Monitoring

Lets face it, monitoring is hard.  We want to know every detail of our systems, from the state of the RAID, the latency on the storage, or the size of the Java heap, through to the number of failed login attempts or the speed of the database transactions.  Possibly even hotspots in your code, although pre-production profiling should really have caught those.  This is a huge range of metrics to try and capture in one place.  We also want to be alerted to problems, without being spammed by false positive alerts.   Combined with every organisation having it’s own configuration and architecture, and a myriad of different products available – both open source and commercial –  it’s hard to know where to start.

This article is going to document some approaches to bringing a level of insight into a web farm based on Tomcat, running on Linux.  We’re not talking web-scale here, the companies deploying thousands of the these things have the level of staffing to build their own custom solutions.  But a medium size organisation, running a webfarm with 20  or so web servers probably doesn’t have that level of resource.

So what do we want from a monitoring solution?

The most basic question is obviously “is my website up”?  Great, if that’s all you want then pingdom.com is your answer.  But knowing your website is up (or down) isn’t that helpful.  If it went down, you’d probably know soon enough anyway.  So the next question is “how fast is my page response?”, and more specifically “are the average response times in the last minute OK/bad/terrible?”  At least this might give you a chance to catch problems before the site blows up in your face.  From a Java application point of view, you might want to know if the number of garbage collections / min has suddenly increased, or you’re about to run out of perm-gen space.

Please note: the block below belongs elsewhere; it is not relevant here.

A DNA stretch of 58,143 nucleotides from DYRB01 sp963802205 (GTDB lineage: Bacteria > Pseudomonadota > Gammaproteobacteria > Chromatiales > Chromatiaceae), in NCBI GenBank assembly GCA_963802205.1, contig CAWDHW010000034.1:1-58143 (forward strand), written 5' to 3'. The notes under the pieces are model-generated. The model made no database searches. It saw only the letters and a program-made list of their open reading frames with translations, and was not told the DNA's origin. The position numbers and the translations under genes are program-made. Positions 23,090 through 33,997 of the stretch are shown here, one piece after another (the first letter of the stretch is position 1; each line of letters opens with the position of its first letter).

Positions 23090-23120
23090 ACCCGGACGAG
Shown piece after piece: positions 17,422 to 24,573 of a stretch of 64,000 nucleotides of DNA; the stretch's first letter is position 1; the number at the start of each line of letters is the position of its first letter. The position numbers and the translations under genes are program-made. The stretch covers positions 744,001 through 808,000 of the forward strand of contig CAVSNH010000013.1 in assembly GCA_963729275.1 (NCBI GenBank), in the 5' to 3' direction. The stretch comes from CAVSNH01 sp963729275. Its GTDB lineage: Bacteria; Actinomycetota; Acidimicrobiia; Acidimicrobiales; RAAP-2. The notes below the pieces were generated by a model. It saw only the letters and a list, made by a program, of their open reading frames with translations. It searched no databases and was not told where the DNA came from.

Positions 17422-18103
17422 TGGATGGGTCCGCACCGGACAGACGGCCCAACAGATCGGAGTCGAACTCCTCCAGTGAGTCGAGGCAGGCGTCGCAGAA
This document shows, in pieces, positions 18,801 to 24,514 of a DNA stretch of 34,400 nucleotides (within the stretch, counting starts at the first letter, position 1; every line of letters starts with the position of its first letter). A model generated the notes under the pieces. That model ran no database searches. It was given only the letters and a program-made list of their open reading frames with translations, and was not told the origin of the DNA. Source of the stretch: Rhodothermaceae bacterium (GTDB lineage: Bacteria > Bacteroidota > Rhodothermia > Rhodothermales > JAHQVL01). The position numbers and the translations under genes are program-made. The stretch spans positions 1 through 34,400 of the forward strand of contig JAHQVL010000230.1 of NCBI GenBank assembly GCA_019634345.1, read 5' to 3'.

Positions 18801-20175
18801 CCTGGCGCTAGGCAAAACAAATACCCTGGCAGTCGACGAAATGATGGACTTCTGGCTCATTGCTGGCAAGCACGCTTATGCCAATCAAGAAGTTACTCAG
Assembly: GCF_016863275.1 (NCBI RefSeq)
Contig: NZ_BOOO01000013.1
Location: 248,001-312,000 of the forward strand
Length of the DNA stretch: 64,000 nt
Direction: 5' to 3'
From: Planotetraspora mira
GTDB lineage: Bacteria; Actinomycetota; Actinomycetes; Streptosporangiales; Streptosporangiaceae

But crucially, you also need to know what the baseline norms are.  There’s little point in an alert saying the number of page faults/sec is 150 if you have no idea if that’s high or low.  I’m a massive fan of graphs:  without needing to know anything about a system, if your website crashes at 9am, and you can see from your monitoring application that a particular metric skyrocketed at the same time, you know where to look.  Simply logging onto a box and running [top|iostat|vmstat|etc] isn’t much help without knowing what the numbers are supposed to be.  And who has time to do all that when there is a problem?

So far this has all been about system monitoring, but as an application developer you will also have application metrics you want to capture.  Say the number of completed purchases a min, or the number of uploads of cute cats a sec or something.  So how do we expose those in an easy way?

Finally there is log monitoring.  Everything that moves writes to a log file, often in an unstructured, inconsistent way.  There’s no point having these logs scattered across file systems and servers.  We need a quick searchable interface for reactive problems, and someway of raising automatic alerts from the logs.

 

 

Advertisements